“Yes-because-because-” Jewel looked off. She knew that it was error, but it was hard to explain why to the lovely grown-up cousin who was so strangely sorry. “Well, you see,” she added after the moment’s thought, “it isn’t having faith in God, it isn’t knowing that you’re His child, and that He takes care of you.”

“No, I suppose not; but I have never learned how to know that, Jewel.”

“I know you haven’t,” returned the little girl, and she slipped her hand toward her cousin’s. The girl met it halfway and held it close. “Since I’ve seen you,” Jewel went on slowly, “I know that prettiness isn’t enough to make a person happy-nor all your lovely clothes-nor having people fond of you and sending you presents-nor making the sweetest music; but you can be happy, cousin Eloise, unless you’re doing wrong.”

“I am doing wrong, but I can’t help it.” The girl took her supporting hand from the doll and pressed it to her eyes a second before dropping it. “What were you doing when I came in?”

“I was just going to get the lesson.”

“Oh, do you go on with your studies? Perhaps I can help you better than Anna Belle.”

“Would you cousin Eloise?” Jewel flushed with pleasure. “Some of the words are so long. I thought I’d ask grandpa to-night.”

“Why didn’t you wish to come to me?” questioned Eloise, well knowing why.

The little girl looked a trifle embarrassed. “I didn’t want to trouble you. Of course you aren’t my real relations,” she said modestly.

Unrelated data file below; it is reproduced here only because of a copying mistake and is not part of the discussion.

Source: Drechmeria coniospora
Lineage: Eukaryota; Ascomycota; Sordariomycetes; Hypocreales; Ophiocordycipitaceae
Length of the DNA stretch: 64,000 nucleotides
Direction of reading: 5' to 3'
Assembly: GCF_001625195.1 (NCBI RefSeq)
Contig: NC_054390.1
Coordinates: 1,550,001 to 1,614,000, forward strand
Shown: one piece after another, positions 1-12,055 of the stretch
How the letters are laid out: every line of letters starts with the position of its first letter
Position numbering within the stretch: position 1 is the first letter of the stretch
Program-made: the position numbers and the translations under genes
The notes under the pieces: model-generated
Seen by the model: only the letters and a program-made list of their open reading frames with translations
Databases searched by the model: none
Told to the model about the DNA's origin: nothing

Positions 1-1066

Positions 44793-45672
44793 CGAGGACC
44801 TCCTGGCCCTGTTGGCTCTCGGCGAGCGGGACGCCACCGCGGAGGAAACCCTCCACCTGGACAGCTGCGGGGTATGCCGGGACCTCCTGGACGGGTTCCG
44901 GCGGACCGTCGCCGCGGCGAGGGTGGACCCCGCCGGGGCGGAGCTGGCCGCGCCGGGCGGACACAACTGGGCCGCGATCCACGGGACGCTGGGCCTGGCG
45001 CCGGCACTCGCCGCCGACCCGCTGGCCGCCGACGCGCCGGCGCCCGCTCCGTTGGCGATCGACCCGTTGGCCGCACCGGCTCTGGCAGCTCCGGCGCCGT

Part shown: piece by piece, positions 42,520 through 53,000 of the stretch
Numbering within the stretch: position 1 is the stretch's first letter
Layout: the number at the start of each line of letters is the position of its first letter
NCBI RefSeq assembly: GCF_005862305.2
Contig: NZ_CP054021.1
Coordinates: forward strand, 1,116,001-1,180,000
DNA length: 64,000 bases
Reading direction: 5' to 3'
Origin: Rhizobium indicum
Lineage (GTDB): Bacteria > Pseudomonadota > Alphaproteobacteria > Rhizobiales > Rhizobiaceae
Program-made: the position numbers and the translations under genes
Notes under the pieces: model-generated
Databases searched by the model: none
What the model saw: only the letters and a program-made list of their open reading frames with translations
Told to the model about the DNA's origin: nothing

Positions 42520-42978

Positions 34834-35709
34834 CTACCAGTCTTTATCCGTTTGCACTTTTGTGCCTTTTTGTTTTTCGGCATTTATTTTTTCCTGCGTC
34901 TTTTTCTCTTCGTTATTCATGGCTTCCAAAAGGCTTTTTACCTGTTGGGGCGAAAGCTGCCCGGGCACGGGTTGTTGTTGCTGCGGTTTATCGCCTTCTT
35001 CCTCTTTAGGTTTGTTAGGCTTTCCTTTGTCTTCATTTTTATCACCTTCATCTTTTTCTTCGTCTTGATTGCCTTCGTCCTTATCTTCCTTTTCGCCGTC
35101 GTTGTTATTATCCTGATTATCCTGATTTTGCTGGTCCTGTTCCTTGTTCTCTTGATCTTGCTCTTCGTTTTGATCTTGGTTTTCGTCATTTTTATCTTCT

“Do you remember that, too!” exclaimed Eloise.

Jewel started at the hurt voice. “Would you like to be?” she asked earnestly. “I wish you were, because”-she hesitated and smiled with her head a little on the side, “because I might look more like you.”

The gravity of Eloise’s lips remained unbroken. “I want you to promise me something, Jewel. I want you to promise not to tell your grandfather that I have been with you to-day.”

“Why? He’d be glad I was happy.”

“I have a reason. I will help you with your studies every day if you won’t tell him.”

“I might without meaning to,” rejoined the child, her alert little mind busy with the new problem suddenly presented to it.

“I will make a rainbow scarf for Anna Belle if you will never speak of me to your grandfather.”

“Why do you say my grandfather? He’s yours, too.”

“Not at all. Didn’t you just say I was not your real relation?”

“Oh but, cousin Eloise,” Jewel was sure of the hurt now, though the why or wherefore was a mystery, “of course he wishes you were.”

“Oh no he doesn’t.” The answer came quick and sharp, and the child reviewed mentally her own observations of the household. Her heart swelled with the desire to help.

“Now, cousin Eloise,” her breath came a little faster with the thronging thoughts for which her vocabulary was insufficient, “error does try to cheat people so. Just think how kind you were inside all the time, though you wouldn’t smile at me. You’re willing to make Anna Belle a scarf. I called you the enchanted maiden, because you were too sorry to try to make people happy, and now grandpa’s just like that; he’s enchanted, too, if he doesn’t make you happy, because he’s just as kind inside, oh, just as kind as he can be.”

“He likes you,” returned Eloise.

Jewel regarded her for a silent moment. “I noticed when I came,” she said at last, apologetically, “that nobody here seemed to love one another; and the house was so grand and the people were so beautiful that I couldn’t understand; and I called it Castle Discord.”

Eloise gave a little exclamation. “I call it the icebox,” she returned.